Movie Review – Valerian and the City of a Thousand Planets
It could be argued this film is a spiritual sequel to The Fifth Element (1997), the futuristic, sci-fi flick most associated with Luc Besson, the weird French filmmaker, but a lot has happened in the 20 years since that film came out. In that time, the Star Wars prequel-trilogy was released, as well as more installments in George Lucas’ highly beloved franchise. Also, in that time, James Cameron’s Avatar has been released, as well as a reboot trilogy of Star Trek, which also hit the silver screen, so when it comes to fun, space adventures, those have been the big players. For this film, it seems Besson has taken all those fun, space adventures, threw them into a pot and spewed out this movie.
Like Star Trek: The Motion Picture (1979), the movie begins with an Earth vessel venturing out into deep space and growing in size as it collects other things in the galaxy. Like Avatar (2009), the whole thing revolves around slender, blue-ish aliens (pictured above) that promote a simplistic and environmental life. Like Star Wars, there’s a sexy hotshot who gallivants across the stars on the run from notorious characters. Instead of being called Han Solo, here the hotshot is called Valerian.
Dane DeHaan (Chronicle and The Amazing Spider-Man 2) stars as Valerian, not quite the outlaw that Han Solo is. He’s a major in a military organization that seems similar to the one depicted in Star Trek (2009). He commands an artificially-intelligent spaceship that is very reminiscent of the Millennium Falcon from Star Wars. The ship also has a room similar to the holodeck in Star Trek: The Next Generation, but, like the Millennium Falcon, the ship called Alex has a crew of only two people.
Cara Delevingne (Suicide Squad and Paper Towns) co-stars as Laureline, a sergeant in the same organization as Valerian. In fact, she’s the other crew member on board Alex. She’s very much the Leia of this story and a little bit of Rey from Star Wars: The Force Awakens mixed in for good measure. She’s a very good officer and very serious about her job and her missions.
As Valerian and Laureline travel through space, they bicker about the future of their romance. It’s not as good as the banter between Han Solo and Leia. This has somewhat to do with the casting as anything else. Delevingne is certainly no Carrie Fisher, but she holds her own and could possibly get there. DeHaan is a good actor, and I appreciate him in this role because it’s not the obvious choice, but his character is a self-proclaimed lady-killer, and I just didn’t buy it.
Some have compared DeHaan to a young Leonardo DiCaprio and I’ll admit there are some similarities. Yet, I don’t think I would ever really confuse the two. DeHaan can exude a kind of confidence and charm that works in some films, but he’s not the heartthrob that DiCaprio is. DiCaprio has never been a hunk in that way that people think hunks are today. DiCaprio instead has sex appeal that echoes back to classic Hollywood, a suaveness that’s old world but natural, and just boyishly handsome beyond reason.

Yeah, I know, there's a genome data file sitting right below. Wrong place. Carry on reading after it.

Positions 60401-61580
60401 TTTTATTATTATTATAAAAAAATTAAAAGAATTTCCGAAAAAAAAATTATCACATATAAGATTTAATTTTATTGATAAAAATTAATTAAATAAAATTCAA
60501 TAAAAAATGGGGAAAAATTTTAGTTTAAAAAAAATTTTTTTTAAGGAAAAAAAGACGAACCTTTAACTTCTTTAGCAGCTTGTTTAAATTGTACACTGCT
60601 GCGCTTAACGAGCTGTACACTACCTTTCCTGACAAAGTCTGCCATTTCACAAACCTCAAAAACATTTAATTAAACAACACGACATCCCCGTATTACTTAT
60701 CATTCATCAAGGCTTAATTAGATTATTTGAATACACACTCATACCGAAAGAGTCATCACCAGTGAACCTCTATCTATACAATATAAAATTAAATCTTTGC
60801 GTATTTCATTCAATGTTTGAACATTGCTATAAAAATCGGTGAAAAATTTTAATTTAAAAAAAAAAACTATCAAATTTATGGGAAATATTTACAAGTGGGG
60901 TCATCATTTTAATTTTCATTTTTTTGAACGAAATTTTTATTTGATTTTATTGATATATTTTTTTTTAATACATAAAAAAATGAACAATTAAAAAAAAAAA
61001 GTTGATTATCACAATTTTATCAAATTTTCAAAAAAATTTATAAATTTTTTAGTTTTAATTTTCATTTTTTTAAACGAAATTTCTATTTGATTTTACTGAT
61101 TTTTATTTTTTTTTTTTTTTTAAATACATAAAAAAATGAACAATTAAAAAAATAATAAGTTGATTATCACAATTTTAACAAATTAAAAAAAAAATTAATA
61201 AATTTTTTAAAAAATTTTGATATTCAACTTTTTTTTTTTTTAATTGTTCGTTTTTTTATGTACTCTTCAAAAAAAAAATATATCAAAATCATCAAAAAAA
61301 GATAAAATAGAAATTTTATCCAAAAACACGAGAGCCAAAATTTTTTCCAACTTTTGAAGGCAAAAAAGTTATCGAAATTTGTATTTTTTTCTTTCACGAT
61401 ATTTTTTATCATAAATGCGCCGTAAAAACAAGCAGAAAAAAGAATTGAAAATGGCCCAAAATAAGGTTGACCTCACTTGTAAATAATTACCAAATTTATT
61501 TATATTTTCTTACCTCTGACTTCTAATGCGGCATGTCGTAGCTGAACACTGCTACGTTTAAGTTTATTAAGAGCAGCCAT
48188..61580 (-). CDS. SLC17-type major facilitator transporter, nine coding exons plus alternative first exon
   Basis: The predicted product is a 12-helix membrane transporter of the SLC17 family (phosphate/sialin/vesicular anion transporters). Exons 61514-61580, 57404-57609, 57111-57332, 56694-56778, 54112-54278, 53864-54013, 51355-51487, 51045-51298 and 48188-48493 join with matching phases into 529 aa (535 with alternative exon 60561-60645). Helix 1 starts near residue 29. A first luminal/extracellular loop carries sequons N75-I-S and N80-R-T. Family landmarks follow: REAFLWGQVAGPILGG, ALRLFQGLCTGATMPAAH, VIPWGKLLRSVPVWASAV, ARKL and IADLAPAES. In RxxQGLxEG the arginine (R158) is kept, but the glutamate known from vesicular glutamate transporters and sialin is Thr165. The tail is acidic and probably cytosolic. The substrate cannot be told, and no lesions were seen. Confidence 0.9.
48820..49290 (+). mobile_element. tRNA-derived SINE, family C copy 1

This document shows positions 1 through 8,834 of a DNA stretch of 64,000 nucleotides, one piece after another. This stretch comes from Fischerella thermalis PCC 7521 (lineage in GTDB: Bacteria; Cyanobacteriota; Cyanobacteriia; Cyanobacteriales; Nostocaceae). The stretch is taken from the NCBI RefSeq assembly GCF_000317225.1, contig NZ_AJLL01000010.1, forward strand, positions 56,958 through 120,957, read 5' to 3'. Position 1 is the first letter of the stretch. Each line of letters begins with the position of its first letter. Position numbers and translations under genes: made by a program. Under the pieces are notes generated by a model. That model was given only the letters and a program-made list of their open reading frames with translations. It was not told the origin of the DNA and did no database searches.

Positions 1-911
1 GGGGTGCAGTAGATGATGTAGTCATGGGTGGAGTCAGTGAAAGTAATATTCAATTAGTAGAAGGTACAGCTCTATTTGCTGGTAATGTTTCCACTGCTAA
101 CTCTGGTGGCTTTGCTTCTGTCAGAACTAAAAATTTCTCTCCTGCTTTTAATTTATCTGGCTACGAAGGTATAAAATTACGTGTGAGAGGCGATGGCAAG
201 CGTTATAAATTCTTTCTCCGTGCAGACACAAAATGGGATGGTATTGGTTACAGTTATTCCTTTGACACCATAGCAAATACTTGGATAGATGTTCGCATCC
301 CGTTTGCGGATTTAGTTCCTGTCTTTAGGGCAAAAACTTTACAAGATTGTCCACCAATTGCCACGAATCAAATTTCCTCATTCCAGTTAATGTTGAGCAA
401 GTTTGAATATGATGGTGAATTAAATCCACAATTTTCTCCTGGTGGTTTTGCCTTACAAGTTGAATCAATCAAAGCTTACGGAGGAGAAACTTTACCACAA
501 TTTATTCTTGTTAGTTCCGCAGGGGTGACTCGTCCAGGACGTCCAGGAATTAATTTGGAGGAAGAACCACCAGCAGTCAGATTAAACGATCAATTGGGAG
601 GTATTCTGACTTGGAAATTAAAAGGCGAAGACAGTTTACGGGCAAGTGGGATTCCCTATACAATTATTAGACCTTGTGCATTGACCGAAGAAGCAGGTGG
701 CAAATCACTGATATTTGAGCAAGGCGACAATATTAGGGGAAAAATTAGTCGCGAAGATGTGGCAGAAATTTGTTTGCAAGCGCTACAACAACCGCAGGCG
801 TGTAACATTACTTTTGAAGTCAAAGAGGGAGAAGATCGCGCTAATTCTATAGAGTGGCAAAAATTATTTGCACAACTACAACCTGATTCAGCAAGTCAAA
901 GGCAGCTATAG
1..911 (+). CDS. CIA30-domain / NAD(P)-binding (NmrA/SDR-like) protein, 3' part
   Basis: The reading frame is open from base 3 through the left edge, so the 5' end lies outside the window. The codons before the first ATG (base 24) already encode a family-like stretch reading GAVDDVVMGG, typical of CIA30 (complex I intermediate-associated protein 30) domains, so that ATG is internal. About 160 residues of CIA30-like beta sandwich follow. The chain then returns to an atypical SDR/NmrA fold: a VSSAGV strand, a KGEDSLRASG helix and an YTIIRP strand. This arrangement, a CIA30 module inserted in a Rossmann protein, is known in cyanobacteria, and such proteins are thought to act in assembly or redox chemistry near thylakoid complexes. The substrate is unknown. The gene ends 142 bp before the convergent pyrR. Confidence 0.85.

That special magic of attractiveness, whatever it is that DiCaprio has, DeHaan doesn’t, or it’s not the same. It’s certainly not the same as Harrison Ford who embodied Han Solo 40 years ago with the same suaveness that is required, the same sex appeal.
This film is an adaptation of an influential, French comic book, first published in the 1960’s, and I get the impulse not to hire another actor like all the other actors hired to lead a comic book adaptation. Given the dominant, comic-book adaptations have been the Marvel and DC Comics, I get the impulse to reject the muscle-bound beefcake, something out of Greek mythology, a god-like, tall, statuesque, manly man.
Yet, Besson went completely in the opposite direction and hired a scrawny, practical, stick figure as his action hero. I just don’t see posters of DeHaan going on many people’s walls as some kind of matinee idol. It’s not necessarily his body-type because actors like Freddie Highmore and Nicholas Hoult are skinny guys, but both of them have a beauty to them that goes beyond the superficial but sometimes the superficial helps.
Kris Wu has a small but crucial role in this movie as Captain Neza, an officer at the Alpha, an intergalactic space station that’s a cross between Yorktown in Star Trek Beyond (2016) and the city of Zootopia in Zootopia (2016), except it’s a place where hundreds of species of aliens live, including humans. Kris Wu is a Chinese pop star and is quickly rising as a movie star in China. He’s also become an international model. No one can doubt his appeal. If it were up to me, Kris Wu would have been cast as Valerian over DeHaan.
That being said, this is an entertaining action flick. Its action scenes are energetic and fun. A lot of it comes across as very much like a video game but in colorful, inventive and engaging ways. It’s almost in the vein of Jupiter Ascending (2015), but not as unbelievable.
Rated PG-13 for sci-fi violence and action, suggestive material and brief language.
Running Time: 2 hrs. and 17 mins.